Local Clinics in Japan Prepare to Become Vaccination Sites

The Yomiuri Shimbun
Hitoshi Mio, center, sees a patient at Mio Clinic in Tokyo’s Katsushika Ward in February.

With COVID-19 vaccinations for the elderly starting in April, local clinics will become the main vaccination site for many municipalities. The staff will be required to take on new tasks, such as scheduling appointments and monitoring a patient’s health after they have received the vaccine. However, clinics are usually short-staffed, and the work will only increase. Many issues need to be addressed, including measures to prevent the clinic from becoming overcrowded.

Overcrowding concerns

“We are a small clinic so, it may become crowded,” said Hitoshi Mio, 60, the doctor at Mio Clinic in Tokyo’s Katsushika Ward. “Securing enough space is a headache for us.”

The clinic sees about 40 to 50 patients a day, mainly young children up to preschool age. Mio is the only doctor at the clinic, and on days when there are a lot of patients, he is considering giving vaccinations before the clinic opens on weekdays. He is also considering vaccinating patients on days when the clinic is normally closed.

There will also be an increase in the amount of administrative work required, such as scheduling appointments and reporting to the government regarding vaccinations. This will mainly be taken care of by three nurses and two administrative staff.

After a person is vaccinated, they need to stay at the clinic for a certain period of time so the staff can monitor their health. However, there is not enough space. The waiting area can seat 15 people, but the number of seats is now reduced to avoid crowding. The clinic is currently using an exam room and a hallway behind its reception desk as an extension of its waiting area.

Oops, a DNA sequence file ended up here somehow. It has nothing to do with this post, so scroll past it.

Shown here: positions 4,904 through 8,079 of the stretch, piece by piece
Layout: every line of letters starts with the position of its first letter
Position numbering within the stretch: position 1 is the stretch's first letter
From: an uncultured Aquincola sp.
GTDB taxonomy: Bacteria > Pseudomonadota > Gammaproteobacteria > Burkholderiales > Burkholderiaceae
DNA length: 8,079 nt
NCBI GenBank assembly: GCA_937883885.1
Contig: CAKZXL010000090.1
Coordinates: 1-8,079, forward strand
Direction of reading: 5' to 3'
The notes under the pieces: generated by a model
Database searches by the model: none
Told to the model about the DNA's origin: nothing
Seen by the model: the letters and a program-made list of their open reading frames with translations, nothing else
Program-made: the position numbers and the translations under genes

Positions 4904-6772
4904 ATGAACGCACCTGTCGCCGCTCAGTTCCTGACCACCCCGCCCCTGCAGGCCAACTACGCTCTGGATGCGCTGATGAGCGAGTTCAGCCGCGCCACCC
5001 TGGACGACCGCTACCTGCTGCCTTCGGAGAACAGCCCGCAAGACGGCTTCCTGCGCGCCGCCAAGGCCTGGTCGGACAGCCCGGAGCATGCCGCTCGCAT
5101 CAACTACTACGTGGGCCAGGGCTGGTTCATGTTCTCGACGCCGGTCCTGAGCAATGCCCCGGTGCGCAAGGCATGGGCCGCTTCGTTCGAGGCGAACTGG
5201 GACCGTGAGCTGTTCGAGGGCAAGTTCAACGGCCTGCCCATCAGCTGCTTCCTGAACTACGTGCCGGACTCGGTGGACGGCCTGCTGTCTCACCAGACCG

Although the clinic faces many issues, Mio believes that there are advantages to being vaccinated at a local clinic as opposed to at a large vaccination venue. Family doctors are aware of their patients’ health, and Mio expects patients will feel more at ease going in to be vaccinated.

“Vaccinations will allow people to return to their pre-pandemic life,” he said. “Each clinic will do its best to deal with the situation, so please get vaccinated.”

Easy-to-understand pamphlets

The Japan Medical Association, comprised of doctors who run their own practices and other doctors and medical professionals nationwide, is hurrying to establish a vaccination system for appointment based vaccinations at local clinics, saying it is important for people to receive vaccinations at local medical institutions they are familiar with.

The association is currently preparing a pamphlet for clinics to give to their patients that will provide information on the effects and side-effects of the vaccine. The association is also considering making it available to the public.

Meanwhile, local governments have been appealing to the Health, Labor and Welfare Ministry about the difficulties of securing enough waiting space for patients at local clinics. The ministry is proposing the use of parking lots, among other measures, to resolve the issue. The ministry plans to release a video on its website explaining the work flow at a vaccination site.